Last week we started our series on player development and focused on testing, evaluation, and goal setting. We know there’s a lot of ways to help develop football players and we will certainly talk about those methods. But you have to understand, I’m an old guy with an old school mentality and I still love and believe in the multi sport athlete. Yeah, I’m not crazy about specialization at the high school level but I understand the rational in many cases. I was a multi sport athlete and my son was a three sporter. He played football in the fall, wrestled in the winter, and ran track in the spring. I really like all round athletes on my football team. Okay, we’ve established my preference – now how about one of my favorite stories. In my opinion, this kid represents what hard work, dedication, AND playing other sports through out the year can do for the development of a football player.

They called him Tuna. I don’t know why. His name was James Taylor. I had just graduated from high school one year before. We lived about three blocks from my high school, images-2Woodruff High School in Peoria, IL. I always went over to the practice field on Saturday morning during the football season to watch the freshmen and sophomores play.  At 9 a.m. the freshmen team played and at 11 a.m. the sophomores played. The fans would stand along the sidelines and watch the game. I just loved watching high school football and hey, these were my guys, my alma mater.

chY_6Yk0wVxj6doSedzsrcptnUbNQoaSI_x9tJDLdPmp-cKbTSqYwTVBIbPIOJcrrNswxg=s85As I walked behind the freshmen team I noticed  one of the bench warmers.  It was James and he was standing passively in back of his team away from the action. It was obvious he would NOT get in the game. He was big, but so big he looked like he had trouble moving. I thought he looked like Baby Huey. Baby Huey was an old comic book character from the 50’s and 60’s. He was a big duck with a huge rear end. He was all butt. That’s what this kid looked like as he stood there chewing on his mouthpiece watching the game. I felt sorry for him knowing he couldn’t play and would probably never get in a game. I was right. He rarely played his freshman season and only played the last series of a game if the result was not in doubt. Poor kid, he was terrible.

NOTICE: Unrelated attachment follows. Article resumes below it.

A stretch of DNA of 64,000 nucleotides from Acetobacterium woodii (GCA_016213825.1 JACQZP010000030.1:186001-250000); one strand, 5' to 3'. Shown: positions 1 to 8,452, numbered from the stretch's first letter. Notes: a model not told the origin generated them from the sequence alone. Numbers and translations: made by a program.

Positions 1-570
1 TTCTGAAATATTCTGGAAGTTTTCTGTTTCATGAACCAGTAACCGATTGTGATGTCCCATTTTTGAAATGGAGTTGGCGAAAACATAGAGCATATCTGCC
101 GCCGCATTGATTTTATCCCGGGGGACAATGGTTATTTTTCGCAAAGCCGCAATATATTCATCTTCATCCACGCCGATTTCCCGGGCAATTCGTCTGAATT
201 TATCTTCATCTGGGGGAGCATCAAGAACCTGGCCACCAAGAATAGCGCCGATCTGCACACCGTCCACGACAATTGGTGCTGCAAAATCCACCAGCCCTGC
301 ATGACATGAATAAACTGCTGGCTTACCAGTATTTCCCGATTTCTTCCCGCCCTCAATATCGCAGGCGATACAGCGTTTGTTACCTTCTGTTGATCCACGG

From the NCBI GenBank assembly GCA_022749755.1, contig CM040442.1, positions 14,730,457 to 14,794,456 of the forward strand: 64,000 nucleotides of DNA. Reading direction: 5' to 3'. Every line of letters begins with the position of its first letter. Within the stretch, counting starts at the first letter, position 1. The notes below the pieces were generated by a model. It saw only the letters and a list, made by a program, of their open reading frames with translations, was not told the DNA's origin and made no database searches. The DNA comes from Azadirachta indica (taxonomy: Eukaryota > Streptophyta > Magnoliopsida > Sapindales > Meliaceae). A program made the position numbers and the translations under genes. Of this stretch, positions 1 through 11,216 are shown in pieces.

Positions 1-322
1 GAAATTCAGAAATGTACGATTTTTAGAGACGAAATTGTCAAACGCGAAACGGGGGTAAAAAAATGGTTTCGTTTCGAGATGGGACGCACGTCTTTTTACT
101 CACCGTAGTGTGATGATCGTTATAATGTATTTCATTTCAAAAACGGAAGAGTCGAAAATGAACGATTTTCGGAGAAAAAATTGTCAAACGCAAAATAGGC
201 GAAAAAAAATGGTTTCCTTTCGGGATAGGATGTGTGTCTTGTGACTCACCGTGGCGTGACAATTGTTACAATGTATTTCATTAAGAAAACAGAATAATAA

After football season was over I heard from my brother Danny that  James went out for wrestling. Danny was a senior on the wrestling team and  was one of the stars. “What a sight that must be”, I thought. Danny said James was not a good wrestler (he had never wrestled before) but he was a really smart, nice kid and worked hard. I didn’t give it much thought. At nearly 300 pounds he wrestled heavyweight, of course, and was on the JV team. I actually saw him win a match and was surprised. He usually got pinned cause he just couldn’t images-3move well. The next fall when I went over to watch the sophomores play football games, I didn’t see James on the sidelines. “Poor kid didn’t go out”, I thought. Just as well, he’d probably just get hurt. Then I noticed a big kid with a huge butt on the field playing defensive tackle. It was James, but his rear end looked a little smaller, slightly slimmed down. He wasn’t very good, but he was playing and he was holding his own. I was impressed; the kid was actually contributing. Good for him. When football was over I went to the wrestling meets to watch my other brother Kenny  wrestle. James was not the the starting varsity heavyweight and was still the back up. He was moving better and showing a hint of athleticism. “He sure is a nice kid and really works hard”, my brother told me, “and he’s pushing the starter in practice”. By the end of the season he was emerging as a heavyweight to be reckoned with. In fact, I think he could’ve beaten the senior starter. Man, had he come a long way. The next season I went to the opening Friday night varsity football game. Starting at D tackle for the varsity was James Taylor. He was making plays, the opponents had to double team him, and his butt had slimmed down a little more. He was 6’3″ and weighed 275 lbs. They couldn’t handle him. James made all conference that football season and maybe even special mention all state. I can’t remember all the details. But when wrestling came that winter he was dominant and placed 5th at the Illinois High School state wrestling tournament in his first year of varsity competition. By the way, Illinois is a very good wrestling state. Everyone talked about what a good student and hard worker he was. Yeah, I had heard.  His senior year he was an all state football player and got beat by a point in the semis of the state wrestling tournament and finished third. He was a stud. He was all everything.